Life in Jamestown was still not idyllic. In 1622, an Indian uprising resulted in the death of over 300 colonists, and disease was still taking an enormous toil on the population. One contemporary commentary on Edward Spalding stated that he finally departed Jamestown “after losing two young families.” Whether or not this is true can not be confirmed, however it does appear that when he relocated to Massachusetts sometime in the late 1620s he did so without children and possibly without a wife. No doubt conditions in Jamestown were too much for him to bare. By 1627 he had completed the terms of his indentureship and he must have concluded that there were better opportunities in Massachusetts.
Whether or not Edward’s marriage to Margaret Elliot took place in Virginia or in Massachusetts we do not know. By 1630 his name first appeared in the Braintree (Quincy), Massachusetts’ public records and on November 16, 1633 it is recorded that a son was born to Edward and Margaret. Their son John, is our great (x9) grandfather and the first Spalding born in America who survived to adulthood, and had children. Edward and Margaret were to have two sons and a daughter before Margaret’s death in August of 1640. In May of 1640 Edward was made a “freeman” which meant that he was a member of an established church and therefore could be chosen a magistrate or serve on a jury. In August of 1640 Edward remarried and was to have with his new wife Rachel, six additional children. In October 1645, Edward with nineteen other petitioners were granted 10,000 acres of land to establish the town of Chelmsford, Massachusetts. In 1654 and 1656, and again in 1660 and 1661 he was chosen a selectman in Chelmsford. He is also listed in the Chelmsford records as being a surveyor in 1663 and again in 1663. Edward Spalding died on February 26, 1670 and he is buried in Chelmsford, the town that he helped establish many years earlier.
The great (x5) grandson of Edward Spalding was my great-great-great grandfather Henry Clinton Spaulding. The Spaulding family had moved in the course of the seven generations following Edward from Chelmsford, Massachusetts to Connecticut, then to Vermont, and finally to Elmira, New York. On December 30, 1840, Henry Clinton Spaulding married Clara A. Wisner. He was 28 years old; she was 18. Together they had three children: Charles Henry Spaulding, my great-great grandfather, born in 1841, Alice Wisner Spaulding born in 1847, and Clara Louise Spaulding born in 1849. Henry operated a successful lumber business in Elmira and by the standards of the day for Elmira was considered a wealthy businessman. The family lived in a large Victorian home in an upscale neighborhood and as befitting their status they employed live-in servants to help with their daily needs.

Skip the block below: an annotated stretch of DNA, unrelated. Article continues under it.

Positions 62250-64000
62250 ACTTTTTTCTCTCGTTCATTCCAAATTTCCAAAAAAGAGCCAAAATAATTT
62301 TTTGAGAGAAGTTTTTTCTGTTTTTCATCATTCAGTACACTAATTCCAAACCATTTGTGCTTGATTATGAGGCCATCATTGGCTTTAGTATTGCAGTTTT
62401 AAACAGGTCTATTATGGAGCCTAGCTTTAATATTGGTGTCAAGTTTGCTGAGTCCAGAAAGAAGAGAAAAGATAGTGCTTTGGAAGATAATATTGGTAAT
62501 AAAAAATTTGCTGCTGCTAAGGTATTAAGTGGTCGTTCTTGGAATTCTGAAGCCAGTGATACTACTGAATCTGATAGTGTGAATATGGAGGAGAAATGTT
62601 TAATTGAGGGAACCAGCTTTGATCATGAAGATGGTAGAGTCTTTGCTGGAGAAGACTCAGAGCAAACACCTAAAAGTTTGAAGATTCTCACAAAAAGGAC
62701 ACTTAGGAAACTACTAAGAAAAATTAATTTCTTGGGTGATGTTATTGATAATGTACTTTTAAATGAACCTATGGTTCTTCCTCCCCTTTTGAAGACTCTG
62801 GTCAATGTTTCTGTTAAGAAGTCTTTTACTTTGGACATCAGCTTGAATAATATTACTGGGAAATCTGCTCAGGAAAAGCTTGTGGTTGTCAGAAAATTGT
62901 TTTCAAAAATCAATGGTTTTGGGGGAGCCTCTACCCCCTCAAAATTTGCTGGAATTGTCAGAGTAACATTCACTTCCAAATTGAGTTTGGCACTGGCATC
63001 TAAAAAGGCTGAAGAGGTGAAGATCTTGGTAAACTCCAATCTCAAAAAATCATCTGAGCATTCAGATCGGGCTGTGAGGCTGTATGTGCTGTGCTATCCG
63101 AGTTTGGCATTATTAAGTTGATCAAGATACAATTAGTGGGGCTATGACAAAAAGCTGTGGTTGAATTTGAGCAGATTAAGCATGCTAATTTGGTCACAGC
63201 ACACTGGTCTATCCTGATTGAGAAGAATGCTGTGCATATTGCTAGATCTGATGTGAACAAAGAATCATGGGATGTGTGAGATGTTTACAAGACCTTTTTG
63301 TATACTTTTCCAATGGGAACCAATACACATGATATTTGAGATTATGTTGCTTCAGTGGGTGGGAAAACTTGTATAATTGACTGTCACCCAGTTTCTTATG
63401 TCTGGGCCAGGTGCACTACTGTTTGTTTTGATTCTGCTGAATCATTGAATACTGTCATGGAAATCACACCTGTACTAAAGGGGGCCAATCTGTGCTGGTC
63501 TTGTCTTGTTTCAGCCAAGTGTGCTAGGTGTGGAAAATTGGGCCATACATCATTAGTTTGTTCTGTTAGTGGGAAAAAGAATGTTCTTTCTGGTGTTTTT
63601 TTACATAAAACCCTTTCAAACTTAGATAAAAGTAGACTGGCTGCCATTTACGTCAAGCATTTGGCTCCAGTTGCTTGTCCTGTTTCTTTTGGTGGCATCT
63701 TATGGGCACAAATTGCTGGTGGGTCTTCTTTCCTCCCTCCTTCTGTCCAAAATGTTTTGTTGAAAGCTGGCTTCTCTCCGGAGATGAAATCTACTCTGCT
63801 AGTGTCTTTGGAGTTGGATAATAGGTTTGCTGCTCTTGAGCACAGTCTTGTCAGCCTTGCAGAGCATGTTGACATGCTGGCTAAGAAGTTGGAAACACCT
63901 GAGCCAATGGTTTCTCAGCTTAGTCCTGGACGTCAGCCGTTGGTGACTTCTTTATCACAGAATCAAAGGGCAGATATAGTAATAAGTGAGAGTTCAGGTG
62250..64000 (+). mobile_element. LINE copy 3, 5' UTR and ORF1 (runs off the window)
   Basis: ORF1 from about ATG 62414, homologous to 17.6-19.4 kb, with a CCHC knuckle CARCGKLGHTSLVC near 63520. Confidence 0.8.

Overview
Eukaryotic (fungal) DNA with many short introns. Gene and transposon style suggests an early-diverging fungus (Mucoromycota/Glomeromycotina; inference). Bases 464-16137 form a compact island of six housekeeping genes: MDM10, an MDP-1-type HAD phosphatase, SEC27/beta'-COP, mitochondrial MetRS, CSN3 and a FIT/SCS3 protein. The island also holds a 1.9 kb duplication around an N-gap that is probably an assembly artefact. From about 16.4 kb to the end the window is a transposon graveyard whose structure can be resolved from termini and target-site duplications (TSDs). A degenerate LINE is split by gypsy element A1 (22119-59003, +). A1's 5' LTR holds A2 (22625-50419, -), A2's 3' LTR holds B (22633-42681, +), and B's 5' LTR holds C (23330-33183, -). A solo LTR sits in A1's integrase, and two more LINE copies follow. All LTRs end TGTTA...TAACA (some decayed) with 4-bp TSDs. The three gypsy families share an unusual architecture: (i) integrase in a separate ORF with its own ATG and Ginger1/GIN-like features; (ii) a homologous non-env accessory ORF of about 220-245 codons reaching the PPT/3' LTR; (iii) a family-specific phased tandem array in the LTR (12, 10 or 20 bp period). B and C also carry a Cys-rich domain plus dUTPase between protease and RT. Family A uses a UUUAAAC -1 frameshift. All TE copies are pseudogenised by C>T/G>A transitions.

One of Alice and Clara Spaulding’s close neighborhood friends when they were young was Olivia (Livy) Langdon, daughter of Olivia and Jervis Langdon. Jervis Langdon owned coal mines in Pennsylvania and operated coal distribution businesses in several cities. The Langdons were a leading family in Elmira. They had wealth and a splendid mansion that occupied including its grounds an entire city block. The young girls would play parlor games together, read books to each other, and participate in other activities one might expect from well-bred girls in this Victorian age. On the other hand, Livy’s younger brother, Charlie, was less restrained and was considered by his parents a “lackluster student and incipient drunkard.” As a consequence, his parents sent him on a European cruise hoping that it would provide him a degree of education and curb his drinking. While on the cruise, Charlie formed a friendship with a young reporter, Samuel Clemens, who using the pseudonym of Mark Twain, was sending dispatches back to his newspaper in America reporting on his adventures. Charlie apparently showed a photograph of his sister Livy to his friend, and according to Mark Train in his later years, he fell in love with Livy immediately.
After a long courtship, Samuel Clemens and Olivia Langdon were married on February 2, 1870. He was 35, she was 25. The large wedding held at the Langdon home was attended by the entire Spaulding family. Clara Spaulding was to remain a close friend of Livy and Sam Clemens for the rest of their lives. Initially, the Clemens moved to Buffalo, New York where they owned a home and a newspaper business that had been purchased as a wedding gift for Sam and Livy by her parents. When Livy got seriously ill following the birth of her first son in November 1870, it was Clara Spaulding who made the trip from Elmira to Buffalo to help her friend in her time of need. Jervis Langdon died in late 1870 leaving his daughter a wealthy woman.